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1. Populists – a member of a political party claiming to represent the common people. a
United States political party formed in 1891 primarily to represent agrarian interests and to advocate the free coinage of silver and government control of monopolies.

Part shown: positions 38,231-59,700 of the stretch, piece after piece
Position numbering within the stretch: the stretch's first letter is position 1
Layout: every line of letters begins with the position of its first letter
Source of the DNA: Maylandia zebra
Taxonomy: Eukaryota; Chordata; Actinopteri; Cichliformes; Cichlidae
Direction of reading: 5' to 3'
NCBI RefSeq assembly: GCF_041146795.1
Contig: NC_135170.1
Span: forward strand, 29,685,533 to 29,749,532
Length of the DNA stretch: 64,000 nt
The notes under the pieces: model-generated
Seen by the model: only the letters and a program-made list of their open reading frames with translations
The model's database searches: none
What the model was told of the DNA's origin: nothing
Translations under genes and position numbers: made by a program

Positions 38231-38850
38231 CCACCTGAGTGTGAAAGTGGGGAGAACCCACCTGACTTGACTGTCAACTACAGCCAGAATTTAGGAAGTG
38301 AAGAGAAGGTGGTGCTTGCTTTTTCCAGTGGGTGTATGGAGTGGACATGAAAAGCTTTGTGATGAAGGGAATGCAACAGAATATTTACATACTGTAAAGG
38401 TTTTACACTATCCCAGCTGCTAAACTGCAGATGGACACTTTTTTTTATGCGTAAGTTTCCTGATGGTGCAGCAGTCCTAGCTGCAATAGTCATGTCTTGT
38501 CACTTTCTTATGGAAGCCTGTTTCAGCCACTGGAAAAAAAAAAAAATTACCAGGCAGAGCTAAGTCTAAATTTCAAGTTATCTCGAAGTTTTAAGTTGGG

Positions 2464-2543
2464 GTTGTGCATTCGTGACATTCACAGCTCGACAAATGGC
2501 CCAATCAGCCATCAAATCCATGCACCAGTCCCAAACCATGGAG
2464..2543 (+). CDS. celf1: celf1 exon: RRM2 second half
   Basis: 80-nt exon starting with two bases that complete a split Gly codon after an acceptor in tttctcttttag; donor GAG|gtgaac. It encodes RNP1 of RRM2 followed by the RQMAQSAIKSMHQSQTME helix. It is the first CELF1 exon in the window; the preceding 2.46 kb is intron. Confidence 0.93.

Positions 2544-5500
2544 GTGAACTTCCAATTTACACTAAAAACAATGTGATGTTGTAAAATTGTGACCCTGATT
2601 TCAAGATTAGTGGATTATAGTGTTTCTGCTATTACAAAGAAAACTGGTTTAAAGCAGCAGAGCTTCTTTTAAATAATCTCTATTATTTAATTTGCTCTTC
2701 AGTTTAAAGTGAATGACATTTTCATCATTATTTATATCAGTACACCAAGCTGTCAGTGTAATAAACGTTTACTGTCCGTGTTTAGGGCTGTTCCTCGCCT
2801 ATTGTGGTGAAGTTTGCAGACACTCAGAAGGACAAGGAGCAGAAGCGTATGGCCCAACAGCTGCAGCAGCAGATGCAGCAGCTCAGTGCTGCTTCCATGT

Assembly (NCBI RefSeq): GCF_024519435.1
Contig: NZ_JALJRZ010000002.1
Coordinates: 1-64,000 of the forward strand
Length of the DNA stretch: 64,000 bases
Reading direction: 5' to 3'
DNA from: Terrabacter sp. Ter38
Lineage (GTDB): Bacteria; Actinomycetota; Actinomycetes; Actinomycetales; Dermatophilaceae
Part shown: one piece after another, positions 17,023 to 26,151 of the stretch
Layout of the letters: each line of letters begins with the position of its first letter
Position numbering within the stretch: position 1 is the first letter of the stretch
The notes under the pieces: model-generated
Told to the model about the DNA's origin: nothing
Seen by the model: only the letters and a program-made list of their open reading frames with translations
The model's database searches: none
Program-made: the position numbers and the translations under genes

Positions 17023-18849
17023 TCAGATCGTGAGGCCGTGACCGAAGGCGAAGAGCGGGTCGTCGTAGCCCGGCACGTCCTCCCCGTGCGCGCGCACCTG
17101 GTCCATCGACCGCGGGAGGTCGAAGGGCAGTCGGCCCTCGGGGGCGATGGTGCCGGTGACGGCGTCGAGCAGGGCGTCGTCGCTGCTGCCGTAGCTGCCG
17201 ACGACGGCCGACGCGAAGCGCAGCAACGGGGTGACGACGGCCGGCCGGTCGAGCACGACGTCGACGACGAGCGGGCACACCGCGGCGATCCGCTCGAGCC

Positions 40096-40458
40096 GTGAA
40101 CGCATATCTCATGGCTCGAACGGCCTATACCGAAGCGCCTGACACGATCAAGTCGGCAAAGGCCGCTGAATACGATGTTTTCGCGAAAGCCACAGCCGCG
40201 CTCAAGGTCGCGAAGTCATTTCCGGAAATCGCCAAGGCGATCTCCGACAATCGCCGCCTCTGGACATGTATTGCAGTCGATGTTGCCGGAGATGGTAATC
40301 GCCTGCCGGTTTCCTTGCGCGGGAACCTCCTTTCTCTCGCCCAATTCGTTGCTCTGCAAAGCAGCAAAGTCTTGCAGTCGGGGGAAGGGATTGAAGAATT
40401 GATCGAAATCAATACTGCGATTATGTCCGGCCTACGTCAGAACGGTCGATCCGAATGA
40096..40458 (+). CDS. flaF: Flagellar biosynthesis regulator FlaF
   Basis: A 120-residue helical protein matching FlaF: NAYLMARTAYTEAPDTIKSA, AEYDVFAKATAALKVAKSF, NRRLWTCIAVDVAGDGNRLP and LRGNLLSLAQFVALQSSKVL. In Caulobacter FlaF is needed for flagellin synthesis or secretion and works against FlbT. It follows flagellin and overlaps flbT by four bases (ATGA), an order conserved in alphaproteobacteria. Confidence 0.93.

2. William Jennings Bryan – gave the famous “Cross of Gold” speech, in support of using a silver coinage standard instead of the gold standard in use at the time. Became the Democrat’s nomination (with the populist support) for the president against McKinley, and lost. 3. Comstock Lode – A HUGE deposit of silver in Virginia City, Nevada (named & founded after the rush of people). Discovered by Evan and Hosea Grosh in 1857, but both died before claims could be made so Henry Comstock tried to find gold their, and sold the land because he was unsuccessful. Some people discovered the silver deposits and the town flourished (railroads, population spike, etc.). Nevada territory created in 1861. However, the work was extremely dangerous (cave-ins, underground fires, scalding water/ floods). 4. Long Drive – the long travel of cowboys and their steers from 5. Homestead Act – passed in 1862, gave immigrants 160 acres of land for about $1.25 an acre, having to live on the land for 5 years minimum, and making a few improvements. Gave 400,000 + families immediate land and direct ownership. Only about two-thirds of those that tried to homestead made any profit. In the Plains, rain was scarce and the 160 acres of land proved to be insufficient for many. 6. Sooner State – Oklahoma. Once an Indian reservation, the land was opened up to settlers in 1889, upon which some of the settlers left earlier than when the lands became open to get their claims. Hence “sooners”. 7. Safety-valve Theory – correlation between steam pressure (build up of immigrants on the east coast) and a safety-valve (opportunities in the west to draw more immigrants there). Led to the Homestead Act. 8. Frederick Jackson Turner- A historian who wrote the speech "The Significance of the Frontier in American History" and delivered it at the World's Columbian Exposition in Chicago. His speech emphasized the importance of the West in shaping America as we know it. 9. Granger laws- A series of laws passed after the Civil War to regulate railroad freight rates and other railroad abuses against farmers. When they were declared unconstitutional, the federal Interstate Commerce Act of 1887 was passed to secure the same reforms; Started by the Farmers Alliances in response to the Grance movement. 10. Buffalo Soldiers- The nickname for the 10th Calvary Regiment, the first peacetime all-black regiment of the regular US army. 11. Sitting Bull- Along with Crazy Horse, one of the two leaders of the Sioux Indian tribe. Killed General George Custer and his men at the Battle of Little Big Horn, famously known as 'Custer's Last Stand'. Sitting Bull was killed by army officials when he resisted arrest. 12. George A. Custer- US Army General that led the American army during the Indian Wars, and famously led his men through the Battle of Little Big Horn, where he was killed by the Sioux Indians.